For the crackdown and alleged vote-rigging, Lukashenka and his inner circle have been hit with sanctions by the United States, the European Union, and others, including Canada.
Lukashenka faces international isolation and is ever more reliant on support from larger, more powerful neighbor Russia, which commentators say is exploiting his weakness to squeeze out more concessions on a union treaty deal that critics say further erode what sovereignty it still possesses.
The practice of independent journalism, long dangerous work in tightly controlled Belarus, has become substantially riskier over the past year. And even journalists at state-run media weren't safe: Dozens who voiced support for the opposition were thrown out of work and replaced by state TV journalists from Russia.
According to the Belarusian Association of Journalists, 481 journalists were detained in 2020, twice as many as the previous six years combined.
Fear And Courage
Belarus slipped five places, to 158th, in Reporters Without Borders' (RSF) 2021 World Press Freedom Index. Three journalists were given hard prison time, including two facing two-year prison sentences.
"The authorities are trying to suppress all independent voices and to strike fear into the hearts of journalists," said Jeanne Cavelier, the head of RSF's Eastern Europe and Central Asia desk. "RSF hails the courage of those who continue to report on the crackdown in Belarus and calls on international organizations to take action to prevent such harassment and to secure the release of journalists jailed for doing their job."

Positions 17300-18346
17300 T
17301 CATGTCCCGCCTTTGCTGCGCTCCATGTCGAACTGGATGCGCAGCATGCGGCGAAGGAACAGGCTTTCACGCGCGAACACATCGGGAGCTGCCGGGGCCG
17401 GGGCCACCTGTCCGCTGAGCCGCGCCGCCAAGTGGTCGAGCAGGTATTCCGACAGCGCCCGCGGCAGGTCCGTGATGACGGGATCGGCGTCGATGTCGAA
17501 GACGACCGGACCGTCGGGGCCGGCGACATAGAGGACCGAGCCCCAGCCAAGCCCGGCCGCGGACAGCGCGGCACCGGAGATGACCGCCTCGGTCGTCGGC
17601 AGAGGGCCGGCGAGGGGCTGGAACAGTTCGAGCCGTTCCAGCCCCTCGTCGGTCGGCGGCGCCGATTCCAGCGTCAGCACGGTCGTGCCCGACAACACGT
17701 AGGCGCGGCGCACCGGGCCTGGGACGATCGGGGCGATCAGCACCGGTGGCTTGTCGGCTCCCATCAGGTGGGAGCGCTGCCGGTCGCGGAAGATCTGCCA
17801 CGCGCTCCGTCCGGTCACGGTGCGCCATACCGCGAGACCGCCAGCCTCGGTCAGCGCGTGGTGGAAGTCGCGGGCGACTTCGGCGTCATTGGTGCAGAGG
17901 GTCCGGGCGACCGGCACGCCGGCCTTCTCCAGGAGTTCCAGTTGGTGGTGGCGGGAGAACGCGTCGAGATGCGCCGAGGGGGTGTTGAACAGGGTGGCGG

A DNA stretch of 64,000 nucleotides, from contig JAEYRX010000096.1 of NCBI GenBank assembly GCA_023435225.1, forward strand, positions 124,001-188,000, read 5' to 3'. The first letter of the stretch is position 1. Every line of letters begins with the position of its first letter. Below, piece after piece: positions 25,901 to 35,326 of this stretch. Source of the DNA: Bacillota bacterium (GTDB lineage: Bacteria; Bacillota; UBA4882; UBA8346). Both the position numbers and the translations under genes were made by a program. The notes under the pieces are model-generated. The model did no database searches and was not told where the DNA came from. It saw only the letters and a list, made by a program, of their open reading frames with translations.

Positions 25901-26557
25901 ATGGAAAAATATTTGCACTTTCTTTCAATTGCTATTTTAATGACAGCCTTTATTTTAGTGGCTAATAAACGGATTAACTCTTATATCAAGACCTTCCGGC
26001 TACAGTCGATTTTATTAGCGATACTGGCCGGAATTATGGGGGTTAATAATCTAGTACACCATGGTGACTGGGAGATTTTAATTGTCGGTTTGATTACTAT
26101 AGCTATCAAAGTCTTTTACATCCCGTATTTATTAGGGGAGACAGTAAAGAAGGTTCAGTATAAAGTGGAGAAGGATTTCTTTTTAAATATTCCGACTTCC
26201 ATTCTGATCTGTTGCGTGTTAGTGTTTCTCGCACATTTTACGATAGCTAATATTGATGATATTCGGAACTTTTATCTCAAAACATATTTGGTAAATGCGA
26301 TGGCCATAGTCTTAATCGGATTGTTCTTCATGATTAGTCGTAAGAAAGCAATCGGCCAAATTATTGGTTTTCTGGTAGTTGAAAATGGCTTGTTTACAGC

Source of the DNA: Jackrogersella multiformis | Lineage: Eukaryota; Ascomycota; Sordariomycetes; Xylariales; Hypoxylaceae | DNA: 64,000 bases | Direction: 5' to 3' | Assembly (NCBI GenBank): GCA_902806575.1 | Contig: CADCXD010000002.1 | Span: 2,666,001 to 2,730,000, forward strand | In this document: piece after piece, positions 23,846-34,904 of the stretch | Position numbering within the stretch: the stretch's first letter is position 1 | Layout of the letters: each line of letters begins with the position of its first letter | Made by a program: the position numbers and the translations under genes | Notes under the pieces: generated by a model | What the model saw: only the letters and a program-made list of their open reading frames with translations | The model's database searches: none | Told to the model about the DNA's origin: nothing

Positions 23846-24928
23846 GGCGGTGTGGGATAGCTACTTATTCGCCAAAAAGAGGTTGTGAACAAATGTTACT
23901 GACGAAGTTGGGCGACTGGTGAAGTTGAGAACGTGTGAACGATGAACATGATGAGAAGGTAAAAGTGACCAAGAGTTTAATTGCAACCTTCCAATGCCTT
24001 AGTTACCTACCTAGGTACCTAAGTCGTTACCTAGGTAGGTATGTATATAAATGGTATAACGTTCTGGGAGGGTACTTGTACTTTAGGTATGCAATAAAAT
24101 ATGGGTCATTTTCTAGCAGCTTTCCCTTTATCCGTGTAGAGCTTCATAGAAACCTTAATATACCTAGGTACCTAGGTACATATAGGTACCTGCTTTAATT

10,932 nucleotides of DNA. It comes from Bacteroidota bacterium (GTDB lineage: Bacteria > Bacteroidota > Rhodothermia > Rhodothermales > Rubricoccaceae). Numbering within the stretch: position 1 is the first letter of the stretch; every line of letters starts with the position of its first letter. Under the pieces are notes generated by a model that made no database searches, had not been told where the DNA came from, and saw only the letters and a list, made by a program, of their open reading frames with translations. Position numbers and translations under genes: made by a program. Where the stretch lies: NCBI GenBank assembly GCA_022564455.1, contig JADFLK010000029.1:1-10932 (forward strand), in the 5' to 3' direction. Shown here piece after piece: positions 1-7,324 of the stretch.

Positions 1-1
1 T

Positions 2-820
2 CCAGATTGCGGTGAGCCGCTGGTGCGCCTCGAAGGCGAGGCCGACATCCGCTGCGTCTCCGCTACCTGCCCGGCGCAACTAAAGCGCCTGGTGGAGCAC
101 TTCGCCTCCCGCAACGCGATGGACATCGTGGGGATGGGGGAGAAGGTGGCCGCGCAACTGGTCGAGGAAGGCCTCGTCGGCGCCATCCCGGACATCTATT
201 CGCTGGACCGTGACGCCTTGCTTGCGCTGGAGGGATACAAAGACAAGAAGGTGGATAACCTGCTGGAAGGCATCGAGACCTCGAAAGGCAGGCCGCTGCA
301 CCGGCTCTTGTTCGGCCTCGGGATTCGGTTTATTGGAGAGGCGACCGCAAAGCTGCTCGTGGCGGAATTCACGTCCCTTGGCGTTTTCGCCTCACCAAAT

During the early days of postelection protests, journalists were not widely targeted by police, Zolatava said -- but that changed quickly, and soon police were harassing even those with vests clearing identifying them as "press."
"At the time I thought, 'This can't be!' But it is, and it should not be so. The administrative arrests had started. It all seemed impossible -- the fact that all this was happening was surreal."
The risk of her reporters being beaten or snatched off the street by police began to weigh on Zolatava.
"It wasn't like that before. Now you're under constant stress as you try to maintain a state of normality within your team. And you constantly think about how you can guarantee the safety of your people," she said. "It has greatly changed the job. It doesn't impact you physically, it's more like constant psychological pressure. You really have to be prepared for it."